Idealization vs abstraction for mathematical models of evolution

This week I was in Turku, Finland for the annual congress of the European Society for Evolutionary Biology. I presented in the symposium on mathematical models in evolutionary biology organized by Guy Cooper, Matishalin Patel, Tom Scott, and Asher Leeks. It was a fun. It was also a big challenge given the short ten minute format. I decided to use my ten minutes to try to convince the audience that we should consider not just idealized models but also abstractions. So after my typical introduction of computational vs algorithmic biology, I switched to talking about triangles. If you would like, dear reader, then you can watch the whole session online (or grab my slides as pdf). In this post, I just want to focus on the distinction between idealized vs. abstract models.

Just as in my ESEB talk, I’ll use triangles to explain the distinction between idealized vs. abstract models.

So let us imagine evolutionary biology as a bunch of triangles. We can think of each of these triangles as representing a different biological process that implements evolution. In particular, let us think of each triangle as a different population with its own structure, demography, standing genetic variation, etc. and thus its own corresponding evolutionary dynamic. In the top right corner, the green triangle might correspond to a bee colony with a very specific and strange sex ratio. Oner on the bottom right, the orange triangle might be a biofilm of slime mold with their complicated spatial structure. Maybe the blue triangle is a population of antelope undergoing range expansion. We could go on and on. For every empirical population studied at ESEB, we might imagine a corresponding triangle.

The point is that they each have some very particular details. These can be very different for each evolutionary dynamic. So how do we usually deal with this complexity?

We deal with this complexity by idealizing.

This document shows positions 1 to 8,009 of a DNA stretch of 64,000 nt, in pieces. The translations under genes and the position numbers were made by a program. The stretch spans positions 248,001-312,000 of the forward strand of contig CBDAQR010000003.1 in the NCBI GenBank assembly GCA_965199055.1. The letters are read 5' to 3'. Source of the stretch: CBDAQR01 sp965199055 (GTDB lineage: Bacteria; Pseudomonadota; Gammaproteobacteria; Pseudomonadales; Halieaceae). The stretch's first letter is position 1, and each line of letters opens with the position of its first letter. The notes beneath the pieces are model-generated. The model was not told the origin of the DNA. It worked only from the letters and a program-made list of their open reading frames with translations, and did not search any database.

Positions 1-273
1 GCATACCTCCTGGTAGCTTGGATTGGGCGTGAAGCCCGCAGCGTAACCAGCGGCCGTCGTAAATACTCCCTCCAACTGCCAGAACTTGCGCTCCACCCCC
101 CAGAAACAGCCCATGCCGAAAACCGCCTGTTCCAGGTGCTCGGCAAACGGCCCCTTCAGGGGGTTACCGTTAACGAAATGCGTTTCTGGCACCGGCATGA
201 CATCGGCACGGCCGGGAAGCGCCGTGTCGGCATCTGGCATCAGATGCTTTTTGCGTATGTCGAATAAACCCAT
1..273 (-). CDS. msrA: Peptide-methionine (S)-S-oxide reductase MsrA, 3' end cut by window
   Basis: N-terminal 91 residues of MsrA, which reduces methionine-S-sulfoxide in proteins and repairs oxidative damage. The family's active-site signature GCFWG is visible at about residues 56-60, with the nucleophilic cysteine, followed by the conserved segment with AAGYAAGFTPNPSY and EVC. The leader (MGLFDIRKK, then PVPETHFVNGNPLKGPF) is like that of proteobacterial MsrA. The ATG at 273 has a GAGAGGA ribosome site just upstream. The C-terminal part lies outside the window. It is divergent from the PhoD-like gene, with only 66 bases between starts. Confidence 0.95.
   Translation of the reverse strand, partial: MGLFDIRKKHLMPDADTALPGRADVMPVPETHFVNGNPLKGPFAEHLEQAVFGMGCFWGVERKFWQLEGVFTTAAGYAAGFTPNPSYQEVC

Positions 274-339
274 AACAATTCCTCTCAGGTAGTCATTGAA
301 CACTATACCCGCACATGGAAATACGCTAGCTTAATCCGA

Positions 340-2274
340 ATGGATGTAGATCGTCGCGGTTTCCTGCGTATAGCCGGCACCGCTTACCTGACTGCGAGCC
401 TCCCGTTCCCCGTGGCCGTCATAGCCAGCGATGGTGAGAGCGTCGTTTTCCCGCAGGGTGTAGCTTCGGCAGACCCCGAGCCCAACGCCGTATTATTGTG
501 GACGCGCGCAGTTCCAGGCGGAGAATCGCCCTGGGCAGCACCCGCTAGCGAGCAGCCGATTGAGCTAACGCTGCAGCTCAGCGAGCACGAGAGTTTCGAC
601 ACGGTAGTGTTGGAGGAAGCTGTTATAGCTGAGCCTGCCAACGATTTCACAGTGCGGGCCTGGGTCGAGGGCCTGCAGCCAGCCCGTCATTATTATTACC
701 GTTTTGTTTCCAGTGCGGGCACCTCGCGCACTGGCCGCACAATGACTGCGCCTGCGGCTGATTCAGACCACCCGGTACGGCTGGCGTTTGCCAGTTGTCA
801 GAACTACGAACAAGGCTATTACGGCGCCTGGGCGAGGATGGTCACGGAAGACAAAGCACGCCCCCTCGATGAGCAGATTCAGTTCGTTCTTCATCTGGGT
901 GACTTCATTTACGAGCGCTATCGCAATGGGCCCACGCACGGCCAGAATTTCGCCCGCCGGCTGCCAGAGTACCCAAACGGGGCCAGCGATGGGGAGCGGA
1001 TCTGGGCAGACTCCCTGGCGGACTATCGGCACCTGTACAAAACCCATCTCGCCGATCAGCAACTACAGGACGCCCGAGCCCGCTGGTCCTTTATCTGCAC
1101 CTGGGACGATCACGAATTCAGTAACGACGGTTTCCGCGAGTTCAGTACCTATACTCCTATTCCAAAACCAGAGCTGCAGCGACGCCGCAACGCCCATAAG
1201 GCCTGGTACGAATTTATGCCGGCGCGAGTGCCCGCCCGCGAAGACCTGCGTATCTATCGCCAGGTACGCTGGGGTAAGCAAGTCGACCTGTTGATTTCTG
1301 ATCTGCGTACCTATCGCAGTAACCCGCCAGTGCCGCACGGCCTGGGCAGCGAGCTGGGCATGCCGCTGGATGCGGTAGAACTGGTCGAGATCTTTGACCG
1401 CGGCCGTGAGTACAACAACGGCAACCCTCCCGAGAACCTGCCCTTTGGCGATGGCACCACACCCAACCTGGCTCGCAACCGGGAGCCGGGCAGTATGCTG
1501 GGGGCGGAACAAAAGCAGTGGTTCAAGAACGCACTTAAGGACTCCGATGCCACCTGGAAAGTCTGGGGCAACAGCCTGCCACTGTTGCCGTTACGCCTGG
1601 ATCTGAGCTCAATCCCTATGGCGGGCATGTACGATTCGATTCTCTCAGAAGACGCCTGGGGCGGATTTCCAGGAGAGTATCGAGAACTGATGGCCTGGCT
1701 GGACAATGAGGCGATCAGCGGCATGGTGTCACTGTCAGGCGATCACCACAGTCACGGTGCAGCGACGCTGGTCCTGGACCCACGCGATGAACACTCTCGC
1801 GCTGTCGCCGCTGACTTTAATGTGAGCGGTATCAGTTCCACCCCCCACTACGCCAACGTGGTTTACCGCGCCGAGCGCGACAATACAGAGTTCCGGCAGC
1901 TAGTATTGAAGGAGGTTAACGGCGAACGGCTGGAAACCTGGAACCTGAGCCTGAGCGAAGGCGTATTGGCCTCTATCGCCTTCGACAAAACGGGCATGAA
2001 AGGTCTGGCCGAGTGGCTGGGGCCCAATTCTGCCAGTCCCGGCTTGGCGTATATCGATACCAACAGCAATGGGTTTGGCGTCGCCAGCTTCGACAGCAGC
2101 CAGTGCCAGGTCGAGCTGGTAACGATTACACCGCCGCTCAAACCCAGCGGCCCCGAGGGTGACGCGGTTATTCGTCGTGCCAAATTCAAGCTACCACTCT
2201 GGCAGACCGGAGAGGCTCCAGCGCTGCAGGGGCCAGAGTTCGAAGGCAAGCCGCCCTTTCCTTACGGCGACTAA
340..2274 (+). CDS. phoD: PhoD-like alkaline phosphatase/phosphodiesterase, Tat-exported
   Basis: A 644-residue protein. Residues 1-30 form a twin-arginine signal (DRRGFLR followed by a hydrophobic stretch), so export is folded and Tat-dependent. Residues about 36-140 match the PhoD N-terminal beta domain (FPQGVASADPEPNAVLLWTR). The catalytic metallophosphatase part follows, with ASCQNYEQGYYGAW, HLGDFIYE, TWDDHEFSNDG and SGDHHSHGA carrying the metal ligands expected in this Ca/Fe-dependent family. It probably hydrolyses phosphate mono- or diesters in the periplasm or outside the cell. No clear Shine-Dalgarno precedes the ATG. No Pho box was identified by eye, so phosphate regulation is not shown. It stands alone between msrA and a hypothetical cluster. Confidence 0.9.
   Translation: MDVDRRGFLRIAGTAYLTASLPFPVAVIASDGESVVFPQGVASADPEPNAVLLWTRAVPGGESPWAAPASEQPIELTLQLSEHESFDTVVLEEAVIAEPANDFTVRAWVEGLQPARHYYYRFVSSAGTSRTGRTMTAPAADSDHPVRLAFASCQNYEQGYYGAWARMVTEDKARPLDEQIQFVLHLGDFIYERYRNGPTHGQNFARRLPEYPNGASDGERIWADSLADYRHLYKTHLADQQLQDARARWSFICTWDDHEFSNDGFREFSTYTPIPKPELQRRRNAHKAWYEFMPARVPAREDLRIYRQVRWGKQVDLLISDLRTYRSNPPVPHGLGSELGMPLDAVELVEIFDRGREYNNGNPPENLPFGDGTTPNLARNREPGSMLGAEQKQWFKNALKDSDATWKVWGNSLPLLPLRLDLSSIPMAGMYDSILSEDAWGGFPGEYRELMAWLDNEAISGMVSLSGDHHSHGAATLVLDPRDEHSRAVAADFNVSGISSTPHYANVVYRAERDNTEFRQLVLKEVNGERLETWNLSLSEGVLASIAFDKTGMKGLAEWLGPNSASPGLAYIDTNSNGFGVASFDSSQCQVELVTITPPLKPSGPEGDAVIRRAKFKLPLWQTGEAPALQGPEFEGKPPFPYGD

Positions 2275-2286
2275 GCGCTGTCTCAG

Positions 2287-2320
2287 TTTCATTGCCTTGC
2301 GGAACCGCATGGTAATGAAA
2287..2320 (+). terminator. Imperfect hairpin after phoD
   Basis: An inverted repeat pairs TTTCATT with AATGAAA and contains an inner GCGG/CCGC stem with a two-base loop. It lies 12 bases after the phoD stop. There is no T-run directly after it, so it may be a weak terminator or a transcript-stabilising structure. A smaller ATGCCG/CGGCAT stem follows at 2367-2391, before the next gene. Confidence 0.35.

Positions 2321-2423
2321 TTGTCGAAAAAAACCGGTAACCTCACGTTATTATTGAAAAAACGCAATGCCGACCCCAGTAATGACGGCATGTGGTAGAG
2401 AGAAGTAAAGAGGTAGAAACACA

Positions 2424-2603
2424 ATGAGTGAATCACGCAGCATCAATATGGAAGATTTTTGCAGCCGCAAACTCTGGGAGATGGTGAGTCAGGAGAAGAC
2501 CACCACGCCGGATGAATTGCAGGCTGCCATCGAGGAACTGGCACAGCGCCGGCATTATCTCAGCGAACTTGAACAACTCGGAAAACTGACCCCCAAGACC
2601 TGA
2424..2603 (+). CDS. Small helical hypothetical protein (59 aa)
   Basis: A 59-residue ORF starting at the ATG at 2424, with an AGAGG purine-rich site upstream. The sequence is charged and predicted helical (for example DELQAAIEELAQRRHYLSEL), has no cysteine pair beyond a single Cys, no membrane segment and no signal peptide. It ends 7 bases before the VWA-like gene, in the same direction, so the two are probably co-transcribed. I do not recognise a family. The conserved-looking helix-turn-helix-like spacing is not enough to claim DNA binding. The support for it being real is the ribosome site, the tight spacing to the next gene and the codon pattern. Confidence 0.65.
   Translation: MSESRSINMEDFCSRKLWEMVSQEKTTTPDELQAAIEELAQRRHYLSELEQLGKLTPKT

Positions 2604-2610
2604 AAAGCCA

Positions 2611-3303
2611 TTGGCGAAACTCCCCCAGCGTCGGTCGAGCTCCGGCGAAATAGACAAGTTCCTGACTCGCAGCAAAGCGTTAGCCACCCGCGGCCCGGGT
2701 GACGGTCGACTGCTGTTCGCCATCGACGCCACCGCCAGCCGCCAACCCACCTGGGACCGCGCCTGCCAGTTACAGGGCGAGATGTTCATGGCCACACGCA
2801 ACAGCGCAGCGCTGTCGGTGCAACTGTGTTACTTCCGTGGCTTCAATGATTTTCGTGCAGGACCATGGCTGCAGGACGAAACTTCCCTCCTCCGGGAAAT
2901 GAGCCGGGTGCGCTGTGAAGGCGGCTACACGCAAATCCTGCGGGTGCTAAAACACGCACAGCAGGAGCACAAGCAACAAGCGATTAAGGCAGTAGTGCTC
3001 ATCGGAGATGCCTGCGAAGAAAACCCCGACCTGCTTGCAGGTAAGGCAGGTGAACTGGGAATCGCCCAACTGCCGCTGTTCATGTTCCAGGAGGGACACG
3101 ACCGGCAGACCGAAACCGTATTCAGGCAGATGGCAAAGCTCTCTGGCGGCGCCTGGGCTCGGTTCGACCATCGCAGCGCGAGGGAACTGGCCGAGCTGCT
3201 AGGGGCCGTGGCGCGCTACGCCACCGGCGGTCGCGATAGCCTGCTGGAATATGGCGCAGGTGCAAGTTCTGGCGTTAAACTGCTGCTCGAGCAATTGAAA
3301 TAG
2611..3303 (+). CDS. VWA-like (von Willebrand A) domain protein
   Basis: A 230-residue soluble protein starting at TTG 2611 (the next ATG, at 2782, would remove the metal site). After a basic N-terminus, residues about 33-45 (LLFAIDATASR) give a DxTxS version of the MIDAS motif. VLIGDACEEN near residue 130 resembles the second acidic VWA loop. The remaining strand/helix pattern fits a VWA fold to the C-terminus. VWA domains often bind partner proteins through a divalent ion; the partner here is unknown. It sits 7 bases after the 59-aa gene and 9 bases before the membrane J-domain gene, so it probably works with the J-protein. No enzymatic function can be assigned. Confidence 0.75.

We pick a particularly simple or convenient evolutionary dynamic. One that we think is general. Something like using an equilateral triangle as a stand in for the mess of real triangles. We will often argue that this particularly simple model gets at the ‘essence’ of all evolutionary dynamics. But in reality, our choice is often guided by our methods. We pick the equilateral triangle — or the strong-selection weak-mutation dynamics — because we have the mathematical skills necessary to analyze it. And from then on we suppose that evolutionary dynamics is an equilateral triangle and analyze it as such.

If we end up talking with more experimentally oriented colleagues, we might say: “oh yeah, this is kind of like the green bee colony”. But our colleague might study slime molds and we would have to admit that it is not so much like the orange slime mold triangle. At that point, the resourceful modeler might offer to deform their idealized triangle to get one that looks more like the slime molds. So we end up endlessly modifying our idealized models with various features that we want to add or take consideration of. Of course, in practice this is made extra difficult but our lack of knowledge about what kinds of triangles occur in nature.

I think that this idealization approach is the standard approach in theoretical and mathematical biology.

But it isn’t the only approach that we can take.

Instead of making an idealization, we can follow the route of abstraction. We can just note that all the shapes we drew are triangles. And so let us see what we can conclude from properties that all triangles have in common.

Unfortunately, abstraction comes with some downsides. First, it means that we cannot get certain specific results. We can say much more about a specific equilateral triangle than we can about an arbitrary triangle. Second, we lose some things. An equilateral triangle is a concrete triangle, it ‘looks’ like a triangle. An equilateral triangle ‘resembles’ the triangles it is modeling. The concept of triangle, however, is not a concrete triangle. It doesn’t ‘look’ like anything. It doesn’t ‘resemble’ the system it models. Rather, it specifies a language in which that system can be expressed. Thus, the abstraction can be of a different type than the things it abstracts over. And we need different tools for dealing with this.

This is where the tools of theoretical computer science come in.

How do we reason about arbitrary triangles? Or in our case: arbitrary evolutionary dynamics with arbitrary population structures, etc. For this, I use theoretical abstraction.

As I’ve discussed several times before on TheEGG, all these various evolutionary dynamics are still algorithms. Thus, they are subjects to the laws of computational complexity. We can use these laws to establish general results like the difficulty of reaching local fitness peaks. See Kaznatcheev (2019) for more.